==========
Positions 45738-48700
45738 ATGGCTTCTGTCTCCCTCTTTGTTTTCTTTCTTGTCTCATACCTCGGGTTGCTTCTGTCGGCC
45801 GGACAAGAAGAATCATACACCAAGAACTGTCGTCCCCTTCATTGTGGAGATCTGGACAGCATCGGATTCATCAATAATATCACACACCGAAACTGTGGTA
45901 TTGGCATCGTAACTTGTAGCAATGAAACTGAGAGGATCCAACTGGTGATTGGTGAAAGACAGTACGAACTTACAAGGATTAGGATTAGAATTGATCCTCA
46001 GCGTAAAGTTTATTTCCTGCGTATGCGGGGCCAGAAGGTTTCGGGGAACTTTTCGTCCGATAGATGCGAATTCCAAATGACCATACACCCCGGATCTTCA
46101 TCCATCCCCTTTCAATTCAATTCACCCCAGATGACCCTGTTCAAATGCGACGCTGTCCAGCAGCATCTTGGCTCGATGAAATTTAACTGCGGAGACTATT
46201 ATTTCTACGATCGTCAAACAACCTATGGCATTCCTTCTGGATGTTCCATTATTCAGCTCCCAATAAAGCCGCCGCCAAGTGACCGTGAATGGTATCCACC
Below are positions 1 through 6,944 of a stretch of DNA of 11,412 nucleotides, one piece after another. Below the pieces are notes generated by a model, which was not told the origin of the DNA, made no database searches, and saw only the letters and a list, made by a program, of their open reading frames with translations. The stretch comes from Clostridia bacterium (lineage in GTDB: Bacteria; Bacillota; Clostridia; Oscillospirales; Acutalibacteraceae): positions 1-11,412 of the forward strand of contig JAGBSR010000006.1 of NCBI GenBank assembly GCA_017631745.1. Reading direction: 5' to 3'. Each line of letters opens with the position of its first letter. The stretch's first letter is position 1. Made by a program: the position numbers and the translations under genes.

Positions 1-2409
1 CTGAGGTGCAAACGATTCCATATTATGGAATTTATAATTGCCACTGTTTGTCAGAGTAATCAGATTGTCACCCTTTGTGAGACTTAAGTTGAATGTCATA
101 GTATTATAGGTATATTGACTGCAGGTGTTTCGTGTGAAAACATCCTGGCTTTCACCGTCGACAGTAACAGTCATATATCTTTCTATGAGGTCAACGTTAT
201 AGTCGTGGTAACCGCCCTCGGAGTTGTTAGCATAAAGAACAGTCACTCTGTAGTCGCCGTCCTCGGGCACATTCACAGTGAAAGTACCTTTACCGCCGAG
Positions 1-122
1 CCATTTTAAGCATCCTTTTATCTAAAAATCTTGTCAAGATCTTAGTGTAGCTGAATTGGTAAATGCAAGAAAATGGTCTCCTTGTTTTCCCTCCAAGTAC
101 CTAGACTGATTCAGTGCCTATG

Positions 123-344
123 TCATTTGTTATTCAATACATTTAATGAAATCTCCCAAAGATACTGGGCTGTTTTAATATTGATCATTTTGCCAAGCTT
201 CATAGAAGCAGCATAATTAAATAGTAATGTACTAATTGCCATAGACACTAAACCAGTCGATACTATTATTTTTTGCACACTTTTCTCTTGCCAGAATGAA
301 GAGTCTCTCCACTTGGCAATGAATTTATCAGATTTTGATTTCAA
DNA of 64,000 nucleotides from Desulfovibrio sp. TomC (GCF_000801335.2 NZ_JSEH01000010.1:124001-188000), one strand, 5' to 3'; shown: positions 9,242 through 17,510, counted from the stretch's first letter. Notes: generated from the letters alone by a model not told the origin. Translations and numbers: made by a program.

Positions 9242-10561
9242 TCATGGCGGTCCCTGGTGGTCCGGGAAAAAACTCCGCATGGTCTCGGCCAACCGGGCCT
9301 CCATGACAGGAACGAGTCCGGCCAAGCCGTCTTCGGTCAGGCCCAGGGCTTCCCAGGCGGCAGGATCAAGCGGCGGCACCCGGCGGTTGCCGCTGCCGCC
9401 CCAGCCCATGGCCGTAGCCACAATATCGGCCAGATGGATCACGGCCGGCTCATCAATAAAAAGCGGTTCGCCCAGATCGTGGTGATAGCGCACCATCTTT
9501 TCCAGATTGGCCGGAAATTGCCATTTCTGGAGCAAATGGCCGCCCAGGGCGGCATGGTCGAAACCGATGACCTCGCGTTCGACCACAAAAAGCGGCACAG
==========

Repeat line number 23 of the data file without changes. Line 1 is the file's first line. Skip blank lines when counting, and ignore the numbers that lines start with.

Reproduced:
9301 CCATGACAGGAACGAGTCCGGCCAAGCCGTCTTCGGTCAGGCCCAGGGCTTCCCAGGCGGCAGGATCAAGCGGCGGCACCCGGCGGTTGCCGCTGCCGCC